The Leopard Child Review

The Leopard Child (Kadogos #1)
Kadogos has never wanted to go with the traditions of her tribe, which include only the males being able to be warriors while the females are cut and forced to be married. At fifteen, she keeps arguing with her mother, but she knows that she will be forced into it. On the day when she is supposed to be cut, she runs away and hides. When she returns, her village has been attacked, her father murdered, and her eldest brother Hodari gathering warriors. She joins the warriors in order to fight for her country, fight her twin brother, and reclaim her village. She has the blood of the leopard flowing through her, and she is determined to get revenge for her village.

I can’t say anything about how accurate this book is culturally because I do not know much about African culture as I am African-American and have no relatives that I know from Africa. However, as an African-American girl, this was a book that I definitely wanted to pick up. It is very few novels that I read that take place in fantasy Africa/Africa in general. This was a nice refresher from the regular YA novels that I read, and I was excited to read it.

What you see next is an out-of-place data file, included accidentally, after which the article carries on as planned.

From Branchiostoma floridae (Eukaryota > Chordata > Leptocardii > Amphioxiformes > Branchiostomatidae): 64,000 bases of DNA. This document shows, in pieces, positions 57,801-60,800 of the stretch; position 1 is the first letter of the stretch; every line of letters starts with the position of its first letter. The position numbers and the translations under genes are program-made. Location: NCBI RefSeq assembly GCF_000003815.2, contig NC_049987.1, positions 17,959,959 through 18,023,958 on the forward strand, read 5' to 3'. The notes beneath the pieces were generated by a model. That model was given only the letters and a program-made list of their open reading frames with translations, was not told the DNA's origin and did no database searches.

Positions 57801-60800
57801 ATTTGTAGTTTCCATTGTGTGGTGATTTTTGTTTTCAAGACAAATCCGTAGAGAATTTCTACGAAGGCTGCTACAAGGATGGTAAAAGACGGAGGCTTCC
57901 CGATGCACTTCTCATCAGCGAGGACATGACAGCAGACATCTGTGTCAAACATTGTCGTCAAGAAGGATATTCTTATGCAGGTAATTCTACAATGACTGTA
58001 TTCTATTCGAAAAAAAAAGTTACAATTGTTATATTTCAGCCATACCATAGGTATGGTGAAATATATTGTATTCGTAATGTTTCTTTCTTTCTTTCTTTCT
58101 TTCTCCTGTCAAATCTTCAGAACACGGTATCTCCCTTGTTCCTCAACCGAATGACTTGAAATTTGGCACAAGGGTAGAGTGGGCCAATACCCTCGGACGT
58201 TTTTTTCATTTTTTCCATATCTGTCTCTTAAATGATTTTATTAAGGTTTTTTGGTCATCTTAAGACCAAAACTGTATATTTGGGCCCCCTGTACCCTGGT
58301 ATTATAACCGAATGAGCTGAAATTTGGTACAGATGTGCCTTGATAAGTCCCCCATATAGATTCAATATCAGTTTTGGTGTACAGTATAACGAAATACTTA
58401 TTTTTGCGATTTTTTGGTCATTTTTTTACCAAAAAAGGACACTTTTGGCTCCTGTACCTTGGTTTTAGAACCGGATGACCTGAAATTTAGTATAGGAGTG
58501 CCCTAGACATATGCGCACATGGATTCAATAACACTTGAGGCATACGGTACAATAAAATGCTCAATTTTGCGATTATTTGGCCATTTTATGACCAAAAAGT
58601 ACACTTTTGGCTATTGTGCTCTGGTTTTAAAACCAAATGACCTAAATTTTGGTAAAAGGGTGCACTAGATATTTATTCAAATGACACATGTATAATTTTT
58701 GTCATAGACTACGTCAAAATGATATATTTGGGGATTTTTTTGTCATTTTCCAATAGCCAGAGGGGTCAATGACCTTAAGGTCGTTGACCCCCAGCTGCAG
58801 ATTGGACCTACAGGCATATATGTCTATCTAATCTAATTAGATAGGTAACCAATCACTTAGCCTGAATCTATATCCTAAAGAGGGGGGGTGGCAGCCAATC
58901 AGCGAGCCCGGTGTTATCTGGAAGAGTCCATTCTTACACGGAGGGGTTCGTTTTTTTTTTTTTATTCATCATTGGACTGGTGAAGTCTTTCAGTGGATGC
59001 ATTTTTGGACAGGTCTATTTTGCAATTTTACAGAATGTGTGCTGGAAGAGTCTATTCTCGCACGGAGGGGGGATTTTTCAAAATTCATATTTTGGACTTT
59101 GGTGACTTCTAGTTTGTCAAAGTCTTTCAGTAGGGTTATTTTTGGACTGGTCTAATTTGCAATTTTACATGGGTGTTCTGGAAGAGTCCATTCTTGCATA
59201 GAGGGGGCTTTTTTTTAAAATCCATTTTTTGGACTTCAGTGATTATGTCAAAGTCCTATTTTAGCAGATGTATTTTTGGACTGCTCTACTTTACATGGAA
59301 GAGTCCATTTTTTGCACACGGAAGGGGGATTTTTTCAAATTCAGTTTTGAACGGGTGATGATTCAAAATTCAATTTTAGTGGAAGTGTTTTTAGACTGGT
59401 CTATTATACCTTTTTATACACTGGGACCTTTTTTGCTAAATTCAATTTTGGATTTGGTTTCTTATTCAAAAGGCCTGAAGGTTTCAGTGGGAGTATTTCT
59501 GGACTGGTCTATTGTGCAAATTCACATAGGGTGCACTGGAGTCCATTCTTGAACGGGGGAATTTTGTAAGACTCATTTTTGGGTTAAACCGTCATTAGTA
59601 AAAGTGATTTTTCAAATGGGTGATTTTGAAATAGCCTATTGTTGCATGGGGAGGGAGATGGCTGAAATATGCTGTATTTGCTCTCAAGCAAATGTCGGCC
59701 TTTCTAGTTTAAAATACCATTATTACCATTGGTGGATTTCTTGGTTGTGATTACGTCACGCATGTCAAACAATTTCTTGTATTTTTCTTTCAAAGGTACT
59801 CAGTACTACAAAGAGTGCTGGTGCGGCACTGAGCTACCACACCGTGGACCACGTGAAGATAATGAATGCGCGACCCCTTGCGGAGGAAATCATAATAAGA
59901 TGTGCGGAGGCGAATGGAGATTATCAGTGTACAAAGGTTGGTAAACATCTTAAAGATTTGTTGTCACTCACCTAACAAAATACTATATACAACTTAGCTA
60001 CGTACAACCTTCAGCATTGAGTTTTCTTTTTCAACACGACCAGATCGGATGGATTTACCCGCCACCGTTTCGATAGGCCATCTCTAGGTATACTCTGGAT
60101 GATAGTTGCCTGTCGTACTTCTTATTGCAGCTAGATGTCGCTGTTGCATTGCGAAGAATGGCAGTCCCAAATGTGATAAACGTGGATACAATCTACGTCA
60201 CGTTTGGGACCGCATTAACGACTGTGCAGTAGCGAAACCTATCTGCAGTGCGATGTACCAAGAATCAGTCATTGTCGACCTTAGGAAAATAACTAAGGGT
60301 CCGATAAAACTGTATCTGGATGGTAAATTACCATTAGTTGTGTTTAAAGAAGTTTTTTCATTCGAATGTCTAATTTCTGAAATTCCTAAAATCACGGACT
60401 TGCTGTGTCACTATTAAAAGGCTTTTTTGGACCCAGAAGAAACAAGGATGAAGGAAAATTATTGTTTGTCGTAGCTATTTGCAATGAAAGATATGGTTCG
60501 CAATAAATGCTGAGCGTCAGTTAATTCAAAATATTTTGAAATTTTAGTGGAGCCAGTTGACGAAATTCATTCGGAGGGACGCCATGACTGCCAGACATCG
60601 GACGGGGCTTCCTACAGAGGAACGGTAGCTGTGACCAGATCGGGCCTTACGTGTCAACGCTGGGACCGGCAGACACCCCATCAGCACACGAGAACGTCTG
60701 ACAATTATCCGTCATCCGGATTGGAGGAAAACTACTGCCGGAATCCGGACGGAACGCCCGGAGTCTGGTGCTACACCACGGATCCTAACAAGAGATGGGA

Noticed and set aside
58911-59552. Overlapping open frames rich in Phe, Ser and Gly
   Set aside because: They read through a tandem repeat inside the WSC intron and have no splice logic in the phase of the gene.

Kadogos is a strong young woman who knows that she is a warrior, not just simply a wife. She wants to be able to fight just like her twin brother. However, she is being held back by her tribe’s traditions. When she is given the chance to be a warrior, she does not disappoint. She is strong, almost as if she was a military commander, and she expects the best from the men whom she fights beside.

There was romance in this novel like many YA books, but I really like how it took place. Rather than Kadogos falling in love and getting distracted from her mission, the boy who saw her military prowess and fell in love with her strength was the one distracted. I though that this version of romance was perfect for Kadogos, and it didn’t distract me from the main plot of the novel at all.

I also liked that the novel focused on Kadogos’ flaws. Sometimes she was so busy being a commander that she ignored the needs of her men, insisting that they would just be able to plow forward through any conditions. Badru, another main character, had to step in and remind her that they still needed to rest and eat. This shows that even if someone is ambitious, they can have flaws that could potentially threaten the success of a mission, and they do need help.

I could literally talk about this book all day, but I will just let you all read it for yourselves! You will not be disappointed.

I would recommend this book to anyone looking for a new addictive YA fantasy/action/adventure series that takes place in Africa.

I received this book for free and this is my voluntary review.

Overall Rating: 6/5


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